1. Ah all right… the method I proposed was a simple laser trip wire and it wouldn’t account for foaming. Another problem would also be deflection of the laser beam from the glass.

        Stray thought left for archiving:
        Maybe an electrode solution could be used? Connect an electrode set to the nozzle filling the bottles. if the electrodes pass enough current through the wine it’s filled. If the current transfer is low, it must be foam. On second thought that would require contact with the wine and possibly creating some sanitary issues.

  4. Well, yes, that’s a problem properly solved.
    But I’m kind of underwhelmed. That’s a pretty standard solution for a pretty standard problem. Nothing wrong with that and Boz has pretty obviously learned his craft, but where’s the point?
    This guy does this for a living!

    There’s not even much documentation. There’s no schematics, no source, just the concept of an industry standard solution to a common problem.

    Also, the problem of the movement speed of the bottles can these days easily be mitigated by flashing LEDs for lighting. If you use IR LEDs, you don’t even annoy anybody who’s around. With a run of the mill industrial camera, 0.1% false recognition is pretty easy to get. If the bottles all have the same shape or differ significantly, calculating the actual amount of liquid also works surprisingly well.

    1. Hi

      Sorry about that, all the schematics, board layouts, design details and source code are on the site and are available free for anyone to use, copy, criticize or whatever, I’m just a bit new to wordpress and my site layout and writing style is not really that good, but if you follow the next link at the bottom of my first page there are 3 other pages with the download links on the last one.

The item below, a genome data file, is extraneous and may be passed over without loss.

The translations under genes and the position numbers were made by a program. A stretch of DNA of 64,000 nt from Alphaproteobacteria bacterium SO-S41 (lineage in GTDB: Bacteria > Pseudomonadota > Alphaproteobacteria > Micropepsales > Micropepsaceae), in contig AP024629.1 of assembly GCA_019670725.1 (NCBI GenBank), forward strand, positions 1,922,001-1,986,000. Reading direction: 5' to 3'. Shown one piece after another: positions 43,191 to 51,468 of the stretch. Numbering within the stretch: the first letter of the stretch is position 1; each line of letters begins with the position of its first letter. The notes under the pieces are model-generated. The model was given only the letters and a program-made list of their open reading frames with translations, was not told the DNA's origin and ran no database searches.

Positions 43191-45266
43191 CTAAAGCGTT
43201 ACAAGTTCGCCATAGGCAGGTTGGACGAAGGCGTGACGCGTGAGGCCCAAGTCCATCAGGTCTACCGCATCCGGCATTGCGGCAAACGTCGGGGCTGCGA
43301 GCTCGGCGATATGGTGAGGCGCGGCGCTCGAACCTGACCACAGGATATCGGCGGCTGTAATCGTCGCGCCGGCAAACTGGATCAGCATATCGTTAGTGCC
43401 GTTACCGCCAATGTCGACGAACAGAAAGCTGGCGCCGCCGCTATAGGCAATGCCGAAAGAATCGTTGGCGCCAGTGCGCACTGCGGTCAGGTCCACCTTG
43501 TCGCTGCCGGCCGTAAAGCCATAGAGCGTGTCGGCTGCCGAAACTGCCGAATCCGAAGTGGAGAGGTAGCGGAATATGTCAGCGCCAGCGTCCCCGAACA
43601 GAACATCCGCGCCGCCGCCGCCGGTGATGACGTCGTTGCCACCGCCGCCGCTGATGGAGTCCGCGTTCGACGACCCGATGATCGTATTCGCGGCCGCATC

I posted it at Hack-a-day as it helps the information come up in the search engine when someone else does something similar (my site normally gets about 4 hits a day otherwise), In many ways it’s also a pier review process, having lots of other engineers and hackers find faults or better ways to do something is very helpful to me and anyone thinking of doing something similar.

      I actually don’t get too many paid electronics projects these days and most of my work is boring desktop and SQL programming but it feels good when I get the opportunity to do something like this.

      1. in the spirit of review:

        Pier: noun, a vertical support for a bridge or walkway sunk into soft sediment in order to reach competent ground. Typically used around water.

        Peer: noun, person of comparable skill and experience.

  5. I would have weighed them. It would be fairly simple to put one of the rollers on a load cell and then check for fill that way.

    1. problem with that is you have to let it settle and that takes time and the bottles are very easy to overfill with any delay

    2. I thought about this too, but weighing them introduces a new set of issues like production speed, mechanical complexity, avoidance of nozzle pressure…heeey What if the nozzle went down on the bottle, lifted it onto a weighing hook and fills it. That would be quite snazzy :3

  6. There are already companies dedicated to fill level inspection. I worked for one for years. They use radioactive sources (Americium 240) , x-rays and cameras. The systems do cans at 2600 a minute + or – a ml. The name of the company is filtec.